Cross-examined by Marsall.— The first time she saw him was when he came into the room; he was then in his shirt sleeves with a broad leafed hat and ribbon on it.

Re-examined — There did not appear to be two parties of them, they all seemed to be acting in concert.

William Day, cook at Mr. Chievers, remembered some persons on horseback coming to Mr. Chievers on the 21st December; one of them came into the yard and held a pistol to his head; the prisoner Everett was the man; he was dressed in a dark coat and a Manilla hat with pink ribbon on it; he was then taken into the bar and bailed up with the rest. A man in the passage said “Is that fellow all right?” witness supposed that referred to Graham, as he had seen a shot fired by a man who stood in the road opposite Mr. Dangar’s house; the shot was fired at Mr. Graham; I saw him running along the road, and the man who fired at him was about twenty yards from him; witness saw that before Everett came up to him. He thought he heard a shot fired, and that caused him to look towards the building, and then he saw the second shot fired; he thought it took effect from seeing Graham slacken his pace all of a sudden; he did not see him fall, for he was instantly accosted by Everett; witness thought when the man said “Is that fellow all right?” he alluded to Graham; as soon as he could he made his way out the backway to call the police, and as he was returning he saw seven men riding along the road about three or four hundred yards from the house, and he had no doubt but they were the same men who had been at Dangar’s and Chievers’; witness could not say which was the man who fired, but he had a light coat on.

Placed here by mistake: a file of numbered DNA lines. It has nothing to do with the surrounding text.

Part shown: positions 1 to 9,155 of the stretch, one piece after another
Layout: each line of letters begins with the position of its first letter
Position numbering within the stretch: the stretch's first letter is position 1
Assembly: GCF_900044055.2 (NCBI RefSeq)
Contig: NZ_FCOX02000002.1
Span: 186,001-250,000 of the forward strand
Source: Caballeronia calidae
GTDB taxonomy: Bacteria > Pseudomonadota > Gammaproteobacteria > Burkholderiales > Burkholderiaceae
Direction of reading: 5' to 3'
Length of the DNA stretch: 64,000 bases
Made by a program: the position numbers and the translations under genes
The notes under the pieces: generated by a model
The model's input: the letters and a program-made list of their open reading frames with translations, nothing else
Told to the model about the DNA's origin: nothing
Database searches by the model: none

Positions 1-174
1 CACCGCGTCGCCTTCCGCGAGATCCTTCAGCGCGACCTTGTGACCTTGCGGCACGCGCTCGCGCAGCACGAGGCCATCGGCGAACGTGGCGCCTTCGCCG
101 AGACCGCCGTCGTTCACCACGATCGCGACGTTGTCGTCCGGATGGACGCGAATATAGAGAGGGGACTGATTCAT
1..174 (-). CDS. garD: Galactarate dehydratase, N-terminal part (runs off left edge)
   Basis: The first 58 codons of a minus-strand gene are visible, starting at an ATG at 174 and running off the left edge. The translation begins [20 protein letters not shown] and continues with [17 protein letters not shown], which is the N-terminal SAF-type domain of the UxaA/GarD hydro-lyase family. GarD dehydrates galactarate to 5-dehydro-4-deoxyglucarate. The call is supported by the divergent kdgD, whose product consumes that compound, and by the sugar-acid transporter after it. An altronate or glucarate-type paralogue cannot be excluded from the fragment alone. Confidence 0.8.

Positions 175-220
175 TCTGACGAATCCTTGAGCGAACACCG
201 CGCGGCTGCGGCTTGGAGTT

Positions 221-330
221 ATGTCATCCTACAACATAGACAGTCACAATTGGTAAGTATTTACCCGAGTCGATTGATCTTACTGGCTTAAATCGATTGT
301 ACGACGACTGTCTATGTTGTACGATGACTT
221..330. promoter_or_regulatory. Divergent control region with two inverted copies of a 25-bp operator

Cross-examined — Witness might be about a hundred yards from the man who fired at Mr. Graham at the time he fired; he was then standing quite still; did not see a pistol fired by Mr. Graham; there appeared to be two parties of them, one at Dangar’s and the other at Chievers’; it was about seven o’clock in the morning, and there might be a distance of about fifty or sixty yards between the houses; a transaction might be going on in one house and a party in the other not know anything of it.

Re-examined — From what he said, the men at Dangar’s and at Chievers’ seemed to be all of one party.